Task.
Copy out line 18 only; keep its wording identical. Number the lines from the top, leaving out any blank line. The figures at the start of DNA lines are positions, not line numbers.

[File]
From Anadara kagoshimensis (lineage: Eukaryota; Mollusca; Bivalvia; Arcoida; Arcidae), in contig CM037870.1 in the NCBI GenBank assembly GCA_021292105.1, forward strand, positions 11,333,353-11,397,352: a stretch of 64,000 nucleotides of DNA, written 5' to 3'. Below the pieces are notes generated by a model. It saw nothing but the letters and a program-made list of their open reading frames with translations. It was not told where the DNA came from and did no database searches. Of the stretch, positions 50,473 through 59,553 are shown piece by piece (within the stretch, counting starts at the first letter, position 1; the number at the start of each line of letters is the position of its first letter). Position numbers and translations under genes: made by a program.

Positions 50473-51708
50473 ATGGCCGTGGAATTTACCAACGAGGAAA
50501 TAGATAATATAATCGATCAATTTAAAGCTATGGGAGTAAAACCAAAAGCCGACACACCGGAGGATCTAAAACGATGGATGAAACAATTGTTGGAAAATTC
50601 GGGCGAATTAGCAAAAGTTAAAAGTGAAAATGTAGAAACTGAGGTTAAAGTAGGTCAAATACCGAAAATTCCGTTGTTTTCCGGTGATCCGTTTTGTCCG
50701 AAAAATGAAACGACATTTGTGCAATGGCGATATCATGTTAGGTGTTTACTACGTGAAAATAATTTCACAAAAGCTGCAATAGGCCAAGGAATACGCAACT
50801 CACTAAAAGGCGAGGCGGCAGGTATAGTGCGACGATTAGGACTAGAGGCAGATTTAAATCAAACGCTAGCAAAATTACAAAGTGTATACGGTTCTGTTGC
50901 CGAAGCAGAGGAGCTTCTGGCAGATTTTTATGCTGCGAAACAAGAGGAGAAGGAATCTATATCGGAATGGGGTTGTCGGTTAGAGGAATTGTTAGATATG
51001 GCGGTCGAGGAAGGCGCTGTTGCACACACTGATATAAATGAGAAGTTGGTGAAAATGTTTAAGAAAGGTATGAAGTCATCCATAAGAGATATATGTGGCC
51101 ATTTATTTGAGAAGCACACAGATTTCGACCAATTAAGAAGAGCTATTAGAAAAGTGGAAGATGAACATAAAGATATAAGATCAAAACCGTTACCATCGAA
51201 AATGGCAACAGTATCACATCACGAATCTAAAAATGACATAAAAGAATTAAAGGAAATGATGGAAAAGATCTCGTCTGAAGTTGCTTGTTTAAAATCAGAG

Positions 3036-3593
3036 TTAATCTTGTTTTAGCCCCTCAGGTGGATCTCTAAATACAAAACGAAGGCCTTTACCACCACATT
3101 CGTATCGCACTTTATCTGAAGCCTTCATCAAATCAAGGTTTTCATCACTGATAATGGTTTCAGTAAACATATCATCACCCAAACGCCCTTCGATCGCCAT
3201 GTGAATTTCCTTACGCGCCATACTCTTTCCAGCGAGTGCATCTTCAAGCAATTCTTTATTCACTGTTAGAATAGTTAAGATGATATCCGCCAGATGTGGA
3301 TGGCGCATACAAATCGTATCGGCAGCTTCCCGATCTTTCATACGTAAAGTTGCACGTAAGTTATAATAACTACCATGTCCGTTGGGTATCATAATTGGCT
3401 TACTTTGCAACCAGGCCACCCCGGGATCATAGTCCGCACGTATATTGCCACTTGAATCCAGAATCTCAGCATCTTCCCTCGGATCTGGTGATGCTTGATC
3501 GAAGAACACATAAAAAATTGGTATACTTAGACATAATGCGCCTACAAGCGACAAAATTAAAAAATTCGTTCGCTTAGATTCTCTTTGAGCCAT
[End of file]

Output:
3501 GAAGAACACATAAAAAATTGGTATACTTAGACATAATGCGCCTACAAGCGACAAAATTAAAAAATTCGTTCGCTTAGATTCTCTTTGAGCCAT